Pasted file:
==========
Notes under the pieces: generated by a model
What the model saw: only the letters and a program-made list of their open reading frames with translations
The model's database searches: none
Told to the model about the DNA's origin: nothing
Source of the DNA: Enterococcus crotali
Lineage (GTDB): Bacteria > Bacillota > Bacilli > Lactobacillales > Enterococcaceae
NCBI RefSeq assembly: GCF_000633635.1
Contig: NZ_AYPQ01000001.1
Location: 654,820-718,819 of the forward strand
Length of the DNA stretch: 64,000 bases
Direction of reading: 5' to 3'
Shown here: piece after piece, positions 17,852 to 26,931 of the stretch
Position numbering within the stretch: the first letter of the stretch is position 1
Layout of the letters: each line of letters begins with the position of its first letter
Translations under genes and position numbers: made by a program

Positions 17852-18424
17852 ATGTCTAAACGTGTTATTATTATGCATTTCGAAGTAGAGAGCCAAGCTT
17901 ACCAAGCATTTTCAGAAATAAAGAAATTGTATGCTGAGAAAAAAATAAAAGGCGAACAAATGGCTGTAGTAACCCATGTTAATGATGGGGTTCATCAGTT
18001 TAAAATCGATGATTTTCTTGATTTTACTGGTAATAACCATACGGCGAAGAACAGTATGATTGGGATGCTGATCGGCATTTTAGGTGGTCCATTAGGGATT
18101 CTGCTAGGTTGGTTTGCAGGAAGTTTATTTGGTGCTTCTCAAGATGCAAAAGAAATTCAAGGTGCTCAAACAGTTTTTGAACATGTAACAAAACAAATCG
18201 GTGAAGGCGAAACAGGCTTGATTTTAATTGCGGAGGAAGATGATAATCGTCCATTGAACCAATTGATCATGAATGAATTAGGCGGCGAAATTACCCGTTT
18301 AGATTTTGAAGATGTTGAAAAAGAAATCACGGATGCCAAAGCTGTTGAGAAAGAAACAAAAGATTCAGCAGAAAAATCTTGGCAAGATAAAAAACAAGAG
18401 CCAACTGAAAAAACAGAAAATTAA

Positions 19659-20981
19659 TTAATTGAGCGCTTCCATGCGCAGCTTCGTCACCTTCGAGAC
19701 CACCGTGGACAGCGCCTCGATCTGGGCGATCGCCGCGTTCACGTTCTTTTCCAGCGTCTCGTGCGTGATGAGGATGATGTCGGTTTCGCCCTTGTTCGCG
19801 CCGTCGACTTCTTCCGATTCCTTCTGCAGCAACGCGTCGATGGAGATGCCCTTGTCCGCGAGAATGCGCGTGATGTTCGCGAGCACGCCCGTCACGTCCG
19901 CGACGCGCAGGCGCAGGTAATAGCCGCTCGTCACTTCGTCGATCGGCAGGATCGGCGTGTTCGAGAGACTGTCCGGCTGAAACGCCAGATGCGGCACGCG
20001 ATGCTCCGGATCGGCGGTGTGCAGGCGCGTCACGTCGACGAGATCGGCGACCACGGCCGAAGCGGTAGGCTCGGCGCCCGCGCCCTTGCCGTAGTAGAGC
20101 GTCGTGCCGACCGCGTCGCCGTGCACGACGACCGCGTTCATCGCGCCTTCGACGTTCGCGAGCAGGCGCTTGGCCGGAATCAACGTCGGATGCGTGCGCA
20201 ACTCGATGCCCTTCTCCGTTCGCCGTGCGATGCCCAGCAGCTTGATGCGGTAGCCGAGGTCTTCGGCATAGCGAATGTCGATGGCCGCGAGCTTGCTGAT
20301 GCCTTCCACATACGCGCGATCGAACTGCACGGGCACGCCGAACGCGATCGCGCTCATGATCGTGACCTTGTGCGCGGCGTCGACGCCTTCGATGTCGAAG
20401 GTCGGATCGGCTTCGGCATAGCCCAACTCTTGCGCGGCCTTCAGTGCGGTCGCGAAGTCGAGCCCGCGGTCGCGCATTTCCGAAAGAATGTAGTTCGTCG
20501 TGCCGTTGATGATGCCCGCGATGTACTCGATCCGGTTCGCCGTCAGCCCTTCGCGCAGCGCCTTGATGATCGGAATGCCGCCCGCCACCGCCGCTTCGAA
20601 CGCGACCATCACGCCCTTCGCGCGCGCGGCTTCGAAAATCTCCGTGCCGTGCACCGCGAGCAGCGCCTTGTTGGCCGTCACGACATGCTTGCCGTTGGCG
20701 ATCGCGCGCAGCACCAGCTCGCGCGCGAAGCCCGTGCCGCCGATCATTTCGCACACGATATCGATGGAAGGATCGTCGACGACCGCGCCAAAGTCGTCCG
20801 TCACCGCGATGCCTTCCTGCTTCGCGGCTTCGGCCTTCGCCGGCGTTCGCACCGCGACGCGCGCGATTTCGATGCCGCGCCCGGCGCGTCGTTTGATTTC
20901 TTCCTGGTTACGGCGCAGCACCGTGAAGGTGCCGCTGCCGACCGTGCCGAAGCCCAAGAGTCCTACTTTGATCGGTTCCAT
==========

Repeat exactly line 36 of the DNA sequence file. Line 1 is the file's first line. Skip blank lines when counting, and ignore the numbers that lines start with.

20701 ATCGCGCGCAGCACCAGCTCGCGCGCGAAGCCCGTGCCGCCGATCATTTCGCACACGATATCGATGGAAGGATCGTCGACGACCGCGCCAAAGTCGTCCG